And we urge you, brothers, admonish the idle, encourage the fainthearted, help the weak, be patient with them all. -1 Thessalonians 5:14
Happy Valentines Day! This day is generally spent displaying love in some form to those who are dear to us. Here’s a Valentines day word from Paul with some relational insight for all of us.
Consider, one way to love each-other well is to follow the commands in this passage. At times, love demands a corrective word to an unruly brother or sister.
Other times, it demands a biblically sound word of encouragement to a discouraged believer. In “The Pilgrim’s Progress” we see a good example of this in the character of “Great-Heart” while he was interacting with Mr. Feeble-Mind. Mr. Feeble-mind was rehearsing his many weakness and suggesting he should be left-behind. Great-Heart replied:
“But, brother,” said Mr. GREAT-HEART, “I have it in commission to comfort the feeble-minded and to support the weak. You must needs go along with us: we will wait for you; we will lend you our help; we will deny ourselves of some things, opinionative and practical, for your sake; we will not enter into doubtful disputations before you; we will be made all things to you rather than you shall be left behind.”
It’s worth reading the exchange in full sometime, but this is the idea.
Still on other occasions, it requires assisting the weak. This can be weak in body or in frame of mind. This often looks like helping with our words AND our work or physical exertion. In other words, it’ll demand time and attention, which to grant will require a measure of self-denial on our parts.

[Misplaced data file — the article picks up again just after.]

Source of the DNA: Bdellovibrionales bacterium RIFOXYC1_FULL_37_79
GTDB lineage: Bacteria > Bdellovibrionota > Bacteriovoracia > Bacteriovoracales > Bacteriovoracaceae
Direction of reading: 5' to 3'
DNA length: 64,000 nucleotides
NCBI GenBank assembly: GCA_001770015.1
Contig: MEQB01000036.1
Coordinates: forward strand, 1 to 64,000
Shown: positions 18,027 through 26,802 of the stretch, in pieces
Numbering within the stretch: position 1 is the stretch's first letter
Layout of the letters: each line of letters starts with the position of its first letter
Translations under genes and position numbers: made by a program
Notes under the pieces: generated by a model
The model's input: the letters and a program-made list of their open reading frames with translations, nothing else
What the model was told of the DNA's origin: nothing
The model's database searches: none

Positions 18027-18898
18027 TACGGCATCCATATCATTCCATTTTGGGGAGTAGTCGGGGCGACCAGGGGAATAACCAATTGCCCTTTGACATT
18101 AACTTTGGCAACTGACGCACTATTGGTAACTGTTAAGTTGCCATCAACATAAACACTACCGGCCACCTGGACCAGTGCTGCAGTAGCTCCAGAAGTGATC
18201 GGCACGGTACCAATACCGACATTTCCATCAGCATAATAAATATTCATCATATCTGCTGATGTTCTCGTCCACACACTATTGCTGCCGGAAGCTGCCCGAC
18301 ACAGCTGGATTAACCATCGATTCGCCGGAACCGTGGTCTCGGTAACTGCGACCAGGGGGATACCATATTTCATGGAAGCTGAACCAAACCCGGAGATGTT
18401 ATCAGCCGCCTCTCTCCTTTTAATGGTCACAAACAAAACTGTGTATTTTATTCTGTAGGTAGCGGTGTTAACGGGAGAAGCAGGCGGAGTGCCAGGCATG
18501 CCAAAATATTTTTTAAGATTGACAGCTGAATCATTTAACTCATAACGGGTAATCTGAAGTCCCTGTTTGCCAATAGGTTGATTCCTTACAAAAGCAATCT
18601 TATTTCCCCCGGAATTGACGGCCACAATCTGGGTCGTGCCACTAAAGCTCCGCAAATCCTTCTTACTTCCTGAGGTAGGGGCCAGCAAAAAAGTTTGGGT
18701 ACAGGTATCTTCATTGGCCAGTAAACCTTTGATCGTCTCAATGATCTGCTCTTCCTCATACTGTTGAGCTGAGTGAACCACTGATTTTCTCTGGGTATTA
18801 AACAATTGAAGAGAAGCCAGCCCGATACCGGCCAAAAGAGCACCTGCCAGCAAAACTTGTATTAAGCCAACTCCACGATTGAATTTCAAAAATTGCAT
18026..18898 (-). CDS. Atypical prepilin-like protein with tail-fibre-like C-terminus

The final exhortation is worth being reminded of more frequently than all the others: “Be patient with them all.” Our admonishment, encouragement, and help must be accompanied by patience at all times. This isn’t just waiting in a line at the checkout. It carries with it the idea of being actively provoked while you wait, or as some versions used to translate it: “Long-suffering.” If we’re honest, we tend to demand patience for ourselves and are slow to grant it to others. This command signals that the fruit of admonishment, encouragement, and help often isn’t seen immediately. It demands patience.
So beloved, let us love one-another enough to listen carefully, assess accurately, help sacrificially, and speak wisely to each-other with all patience so that we all grow into greater degrees of Christ-likeness. Happy Valentines Day!